King’s has some of the greatest faculty members in the world, and any time that you spend getting to know them will be a more-than-worthwhile investment. Don’t be afraid to speak up in class, ask questions, and, most especially, to take advantage of office hours. Very few students attend office hours, even though they are a great opportunity to get to know the remarkable people who are teaching you and who have set that time aside to interact with students.  It’s definitely in your favor to avail yourself of the time that they offer you. 

6. Remember your priority at College.

When you’re out on your own for the first time—especially in a place like New York City—it can be tempting to explore your new freedom at the expense of your grades. There are so many wonderful things to see and do in the city, and while we should be exploring the culture, it’s important to remember that at this stage of your life, your primary job is being a student. Focus on making class and homework your priorities, and explore in your free time (C.S. Lewis’ essay Learning in Wartime is recommended reading, explaining what the attitude of a student ought to be). 

7. Take Breaks.

Yes, get involved with extracurricular activity, and yes, do your homework and yes, certainly, go to class--but make sure that you take at least a little leisure time each week for the sake of your sanity. Sit in a quiet place, read a not-for-class book, write a poem, watch an episode of something funny on Netflix—make some time for the things you enjoy, otherwise, you’ll go crazy. 

8. Figure Out a Schedule That Works for You.

As early in the semester as possible, figure out your class schedule and extracurricular commitments and design a schedule that allows you to give all these things proper attention while still leaving ample time to complete homework, have free time, and, perhaps most importantly, sleep. Don’t just wing your schedule because you’re so overwhelmed with trying to settle in—in the long run, it will be much more beneficial to have your schedule in place early on.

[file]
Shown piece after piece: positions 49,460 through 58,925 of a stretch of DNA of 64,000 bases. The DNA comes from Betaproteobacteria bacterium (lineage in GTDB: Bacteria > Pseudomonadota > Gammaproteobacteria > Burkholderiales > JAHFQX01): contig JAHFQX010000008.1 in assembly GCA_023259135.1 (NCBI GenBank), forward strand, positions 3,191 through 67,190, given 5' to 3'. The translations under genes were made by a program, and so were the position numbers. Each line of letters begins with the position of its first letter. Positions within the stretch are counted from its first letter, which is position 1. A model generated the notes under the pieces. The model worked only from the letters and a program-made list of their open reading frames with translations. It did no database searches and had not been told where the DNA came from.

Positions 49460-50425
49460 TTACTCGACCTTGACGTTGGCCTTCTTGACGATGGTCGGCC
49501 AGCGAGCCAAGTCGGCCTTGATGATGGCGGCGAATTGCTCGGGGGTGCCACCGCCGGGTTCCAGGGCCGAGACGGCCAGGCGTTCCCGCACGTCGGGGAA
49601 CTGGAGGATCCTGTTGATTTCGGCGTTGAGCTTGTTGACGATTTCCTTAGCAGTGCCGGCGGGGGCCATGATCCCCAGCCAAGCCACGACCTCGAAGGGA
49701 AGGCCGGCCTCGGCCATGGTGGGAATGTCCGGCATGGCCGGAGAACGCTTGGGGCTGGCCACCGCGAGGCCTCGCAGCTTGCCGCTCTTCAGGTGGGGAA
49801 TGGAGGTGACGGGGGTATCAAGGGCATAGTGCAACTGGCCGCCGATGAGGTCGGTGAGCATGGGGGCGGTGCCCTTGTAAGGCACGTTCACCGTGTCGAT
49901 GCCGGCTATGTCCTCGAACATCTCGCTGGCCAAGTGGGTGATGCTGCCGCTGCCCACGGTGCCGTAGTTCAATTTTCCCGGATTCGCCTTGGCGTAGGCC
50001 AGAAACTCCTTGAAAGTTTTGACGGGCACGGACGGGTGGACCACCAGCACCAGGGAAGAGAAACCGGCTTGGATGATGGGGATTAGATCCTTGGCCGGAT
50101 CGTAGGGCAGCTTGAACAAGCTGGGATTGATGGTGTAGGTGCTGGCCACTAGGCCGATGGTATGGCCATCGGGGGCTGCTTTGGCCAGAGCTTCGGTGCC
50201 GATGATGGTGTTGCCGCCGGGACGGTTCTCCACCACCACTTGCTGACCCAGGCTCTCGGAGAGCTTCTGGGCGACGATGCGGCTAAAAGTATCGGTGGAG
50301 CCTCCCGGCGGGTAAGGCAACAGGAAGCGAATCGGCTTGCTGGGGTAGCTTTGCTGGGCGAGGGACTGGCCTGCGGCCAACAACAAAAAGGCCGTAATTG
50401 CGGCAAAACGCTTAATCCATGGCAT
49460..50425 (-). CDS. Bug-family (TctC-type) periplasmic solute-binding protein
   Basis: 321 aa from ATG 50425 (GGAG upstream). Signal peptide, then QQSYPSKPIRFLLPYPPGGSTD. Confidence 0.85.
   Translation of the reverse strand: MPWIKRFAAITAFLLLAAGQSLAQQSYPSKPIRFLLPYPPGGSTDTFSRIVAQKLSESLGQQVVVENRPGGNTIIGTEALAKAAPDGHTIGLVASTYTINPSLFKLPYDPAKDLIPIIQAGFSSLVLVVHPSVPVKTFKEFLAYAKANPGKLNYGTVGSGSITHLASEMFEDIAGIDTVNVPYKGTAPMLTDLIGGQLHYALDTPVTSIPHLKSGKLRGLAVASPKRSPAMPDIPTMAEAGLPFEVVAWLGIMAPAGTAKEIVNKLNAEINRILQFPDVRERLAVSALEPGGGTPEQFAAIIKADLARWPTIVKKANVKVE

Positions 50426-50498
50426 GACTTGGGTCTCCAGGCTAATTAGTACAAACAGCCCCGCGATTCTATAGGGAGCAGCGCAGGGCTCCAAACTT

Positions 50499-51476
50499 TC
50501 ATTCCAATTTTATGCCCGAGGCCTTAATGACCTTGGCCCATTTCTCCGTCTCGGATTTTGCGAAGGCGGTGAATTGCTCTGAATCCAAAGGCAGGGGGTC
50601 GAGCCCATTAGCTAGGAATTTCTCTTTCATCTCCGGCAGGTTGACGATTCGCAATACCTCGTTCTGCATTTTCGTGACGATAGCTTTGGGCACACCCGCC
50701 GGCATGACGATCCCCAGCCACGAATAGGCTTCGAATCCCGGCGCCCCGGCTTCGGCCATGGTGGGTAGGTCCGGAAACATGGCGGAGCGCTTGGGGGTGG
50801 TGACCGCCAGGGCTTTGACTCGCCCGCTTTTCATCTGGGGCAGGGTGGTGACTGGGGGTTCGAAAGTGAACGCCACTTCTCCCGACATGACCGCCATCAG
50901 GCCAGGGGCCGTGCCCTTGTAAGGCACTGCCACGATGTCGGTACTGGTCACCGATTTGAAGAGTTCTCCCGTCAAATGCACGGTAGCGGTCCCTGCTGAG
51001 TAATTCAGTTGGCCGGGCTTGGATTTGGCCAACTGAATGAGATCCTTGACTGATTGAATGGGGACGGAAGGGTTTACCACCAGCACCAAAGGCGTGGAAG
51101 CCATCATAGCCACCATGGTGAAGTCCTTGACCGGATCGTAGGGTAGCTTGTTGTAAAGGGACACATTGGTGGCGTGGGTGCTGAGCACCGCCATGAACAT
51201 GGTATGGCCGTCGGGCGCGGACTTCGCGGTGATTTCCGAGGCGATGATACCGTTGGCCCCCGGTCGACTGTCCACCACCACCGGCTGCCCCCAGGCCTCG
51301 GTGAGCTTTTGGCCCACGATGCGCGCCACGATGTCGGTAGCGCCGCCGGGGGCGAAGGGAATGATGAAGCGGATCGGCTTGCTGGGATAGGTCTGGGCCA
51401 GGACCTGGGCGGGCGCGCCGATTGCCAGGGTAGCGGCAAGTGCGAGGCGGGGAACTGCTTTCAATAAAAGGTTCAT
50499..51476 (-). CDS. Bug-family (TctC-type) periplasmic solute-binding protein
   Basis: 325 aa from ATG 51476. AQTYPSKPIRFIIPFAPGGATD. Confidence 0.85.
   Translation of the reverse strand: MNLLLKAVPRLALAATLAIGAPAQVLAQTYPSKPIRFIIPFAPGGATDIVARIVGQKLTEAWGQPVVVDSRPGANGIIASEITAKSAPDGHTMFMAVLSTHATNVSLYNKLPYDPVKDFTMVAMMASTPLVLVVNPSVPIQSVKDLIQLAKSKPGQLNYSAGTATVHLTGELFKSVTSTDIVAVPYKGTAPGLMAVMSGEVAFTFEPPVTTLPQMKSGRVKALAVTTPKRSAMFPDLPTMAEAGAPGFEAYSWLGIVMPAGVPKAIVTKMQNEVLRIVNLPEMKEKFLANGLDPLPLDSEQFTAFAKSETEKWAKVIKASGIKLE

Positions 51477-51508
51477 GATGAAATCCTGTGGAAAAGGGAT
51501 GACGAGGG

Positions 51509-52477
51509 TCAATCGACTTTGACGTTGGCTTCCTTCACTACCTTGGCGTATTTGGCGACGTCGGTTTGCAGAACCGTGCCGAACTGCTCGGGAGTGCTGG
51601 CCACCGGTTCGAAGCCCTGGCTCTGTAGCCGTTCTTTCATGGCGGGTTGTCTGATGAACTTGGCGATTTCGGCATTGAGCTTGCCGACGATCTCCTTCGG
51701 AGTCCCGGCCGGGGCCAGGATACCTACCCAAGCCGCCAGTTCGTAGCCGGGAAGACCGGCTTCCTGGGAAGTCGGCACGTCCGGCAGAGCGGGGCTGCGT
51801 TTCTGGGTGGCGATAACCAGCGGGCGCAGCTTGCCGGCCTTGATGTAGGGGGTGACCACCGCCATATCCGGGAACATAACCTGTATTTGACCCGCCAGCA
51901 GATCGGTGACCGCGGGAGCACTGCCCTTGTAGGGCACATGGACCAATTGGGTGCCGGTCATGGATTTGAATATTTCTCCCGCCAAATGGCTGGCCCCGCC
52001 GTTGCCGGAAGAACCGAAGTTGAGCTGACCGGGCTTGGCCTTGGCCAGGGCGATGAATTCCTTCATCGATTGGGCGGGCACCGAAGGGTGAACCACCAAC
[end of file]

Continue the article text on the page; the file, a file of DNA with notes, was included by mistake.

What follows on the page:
9. Don’t Be Afraid to Ask For Help.

It’s tempting to pretend that you have it all together and that this transition doesn’t faze you at all, but the truth is, it’s not easy for anyone. Fortunately, you have a whole houseful of upperclassmen who’ve had to go through the same thing and who will be more than ready to help you—but of course, they can’t help you unless you tell them you need help and accept it from them. There’s no shame in not having the subway memorized or not knowing where classrooms are in your first week of school—so don’t feel bad for asking clarifying questions! 

10.  Design a College Budget.

Everything in NYC costs more than you’d expect it to, so it’s crucial to figure out how much money you need to live day-to-day pretty early on in your new life. Make sure you’ll have enough money for groceries (and prepare yourself for the sad reality that you’ll probably have to stay away from name-brands), laundry, metro cards, and the other expenses that make living in NYC possible. A free website like Mint.com can help you design a budget, or you can create your own